Encyclopedia Titanica

Charlotte Caroline Collyer

Second Class Passenger

Charlotte Caroline Collyer
Charlotte Caroline Collyer

Mrs Harvey Collyer was born as Charlotte Caroline Tate 1 at The Tilth, Cobham, Surrey, England, on 17 June 1881. She was baptised on 2 October 1881 at St Andrew's Church in Cobham.

She was the eldest daughter of Allen Tate (1853-1911), a coachman, and Louisa Anne Townsend (1853-1931), both Surrey natives who had married in Essex in 1880. Charlotte had six known siblings: Louise Alice (b. 1883), Nellie (b. 1885), Lily Maud (b. 1886), Allen (b. 1888), Gladys Florence (b. 1891), and Eva Elsie (b. 1893).

She first appears on the 1881 census living at an unspecified address in Cobham, showing up as a resident of Kings Head Alley in Leatherhead, Surrey by the time of the following census in 1891. By the time of the 1901 census Charlotte had left home and was working as a domestic cook for the Reverend Sydney Sedgwick, a Church of England clergyman who lived at Fanfield Hill, Leatherhead. It was perhaps through the church that Charlotte met her future husband, Harvey Collyer (b. 1880) who was the church sexton and verger.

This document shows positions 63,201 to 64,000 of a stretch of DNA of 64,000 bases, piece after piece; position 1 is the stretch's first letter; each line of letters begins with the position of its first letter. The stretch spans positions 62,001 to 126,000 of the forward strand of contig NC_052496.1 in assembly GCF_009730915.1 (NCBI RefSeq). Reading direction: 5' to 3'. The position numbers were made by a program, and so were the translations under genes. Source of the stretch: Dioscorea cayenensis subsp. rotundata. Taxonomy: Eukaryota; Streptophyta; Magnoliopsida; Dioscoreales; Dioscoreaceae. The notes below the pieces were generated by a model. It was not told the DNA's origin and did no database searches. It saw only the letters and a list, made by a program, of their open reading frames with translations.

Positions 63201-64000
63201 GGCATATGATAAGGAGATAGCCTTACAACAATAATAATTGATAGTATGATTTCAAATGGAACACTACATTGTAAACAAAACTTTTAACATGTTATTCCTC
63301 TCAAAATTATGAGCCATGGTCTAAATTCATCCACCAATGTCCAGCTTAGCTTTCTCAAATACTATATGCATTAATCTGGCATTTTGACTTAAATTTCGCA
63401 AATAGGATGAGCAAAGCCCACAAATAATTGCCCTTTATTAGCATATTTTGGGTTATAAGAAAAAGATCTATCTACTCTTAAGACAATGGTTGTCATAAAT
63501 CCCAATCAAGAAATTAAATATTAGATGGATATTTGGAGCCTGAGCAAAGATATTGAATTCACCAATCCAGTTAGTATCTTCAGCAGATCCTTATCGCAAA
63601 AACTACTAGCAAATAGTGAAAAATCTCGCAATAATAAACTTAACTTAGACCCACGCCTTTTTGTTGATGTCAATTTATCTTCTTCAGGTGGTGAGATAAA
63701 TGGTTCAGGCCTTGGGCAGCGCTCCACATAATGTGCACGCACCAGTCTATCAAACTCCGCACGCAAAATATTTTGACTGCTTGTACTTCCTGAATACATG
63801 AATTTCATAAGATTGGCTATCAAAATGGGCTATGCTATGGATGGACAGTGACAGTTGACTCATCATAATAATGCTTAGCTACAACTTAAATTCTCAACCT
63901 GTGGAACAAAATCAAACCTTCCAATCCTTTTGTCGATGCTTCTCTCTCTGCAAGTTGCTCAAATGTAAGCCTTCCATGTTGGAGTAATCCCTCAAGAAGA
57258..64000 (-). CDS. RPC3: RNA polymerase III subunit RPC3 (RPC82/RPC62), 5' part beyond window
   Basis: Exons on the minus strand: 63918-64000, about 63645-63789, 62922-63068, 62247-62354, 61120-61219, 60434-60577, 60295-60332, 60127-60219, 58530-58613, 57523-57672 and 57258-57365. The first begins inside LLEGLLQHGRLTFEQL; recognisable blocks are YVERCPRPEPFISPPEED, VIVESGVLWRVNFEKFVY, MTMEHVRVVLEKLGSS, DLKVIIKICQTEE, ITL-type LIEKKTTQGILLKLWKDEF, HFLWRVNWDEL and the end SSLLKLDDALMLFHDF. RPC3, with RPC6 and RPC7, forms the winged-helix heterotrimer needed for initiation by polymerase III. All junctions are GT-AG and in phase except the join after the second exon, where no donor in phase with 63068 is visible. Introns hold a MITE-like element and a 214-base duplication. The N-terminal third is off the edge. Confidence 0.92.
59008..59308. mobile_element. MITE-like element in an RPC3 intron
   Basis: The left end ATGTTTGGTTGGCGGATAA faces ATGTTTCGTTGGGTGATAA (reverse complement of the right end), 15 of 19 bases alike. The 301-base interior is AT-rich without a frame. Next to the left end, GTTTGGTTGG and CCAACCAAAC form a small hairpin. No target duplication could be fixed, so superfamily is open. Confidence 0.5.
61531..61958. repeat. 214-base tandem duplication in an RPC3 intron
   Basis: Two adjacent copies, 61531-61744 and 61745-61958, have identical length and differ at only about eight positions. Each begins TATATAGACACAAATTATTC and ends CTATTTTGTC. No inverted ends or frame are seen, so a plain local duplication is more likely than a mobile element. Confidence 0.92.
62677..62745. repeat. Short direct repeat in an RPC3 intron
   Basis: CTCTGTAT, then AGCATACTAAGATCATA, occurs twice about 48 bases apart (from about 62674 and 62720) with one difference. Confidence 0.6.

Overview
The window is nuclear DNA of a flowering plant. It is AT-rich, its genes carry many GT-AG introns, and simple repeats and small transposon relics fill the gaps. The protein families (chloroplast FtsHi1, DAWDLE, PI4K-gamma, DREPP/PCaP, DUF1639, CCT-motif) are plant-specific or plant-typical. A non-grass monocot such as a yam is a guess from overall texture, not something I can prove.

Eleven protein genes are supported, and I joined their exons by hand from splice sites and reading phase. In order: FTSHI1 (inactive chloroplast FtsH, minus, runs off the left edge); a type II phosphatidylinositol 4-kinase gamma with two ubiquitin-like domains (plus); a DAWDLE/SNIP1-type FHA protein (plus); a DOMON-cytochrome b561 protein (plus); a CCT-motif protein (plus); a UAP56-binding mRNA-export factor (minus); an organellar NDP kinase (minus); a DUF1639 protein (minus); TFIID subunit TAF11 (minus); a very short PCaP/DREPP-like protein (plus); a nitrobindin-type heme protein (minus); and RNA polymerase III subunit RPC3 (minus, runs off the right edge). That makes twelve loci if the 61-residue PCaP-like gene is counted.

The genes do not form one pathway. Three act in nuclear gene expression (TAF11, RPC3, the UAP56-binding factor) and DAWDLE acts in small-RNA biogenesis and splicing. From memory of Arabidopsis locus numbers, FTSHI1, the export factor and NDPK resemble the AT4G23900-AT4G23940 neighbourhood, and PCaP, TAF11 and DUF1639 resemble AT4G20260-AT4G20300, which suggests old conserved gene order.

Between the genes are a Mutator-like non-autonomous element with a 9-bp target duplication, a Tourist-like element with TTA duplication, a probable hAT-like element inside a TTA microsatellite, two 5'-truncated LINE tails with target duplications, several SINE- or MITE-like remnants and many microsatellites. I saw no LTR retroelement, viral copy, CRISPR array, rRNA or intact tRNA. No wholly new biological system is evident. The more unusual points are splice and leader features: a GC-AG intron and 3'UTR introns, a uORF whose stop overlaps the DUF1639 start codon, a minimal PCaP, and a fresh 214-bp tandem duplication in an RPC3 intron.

Harvey and Charlotte were married in St Mary and St Nicholas' Church in Leatherhead on 5 May 1903. Their respective addresses at the time were given as Church Walk and Hill Street, both in Leatherhead, and Harvey was described as a warehouseman. The couple had one child, a daughter, born in 1904 and whom they named Marjorie Lottie.

Harvey Collyer and Family

The family later moved to Bishopstoke, Hampshire, following the Reverend Sedgwick who had moved to his new Parrish church there, St Mary's. Harvey would continue to work for the church as verger, on the church council and as a bell ringer and he also ran a grocery store in the town. Charlotte also continued to work at the church and the family were well respected within their community.

The family appeared on the 1911 census living at 82 Church Road in Bishopstoke, Hampshire and Harvey was then described as a grocer and sexton.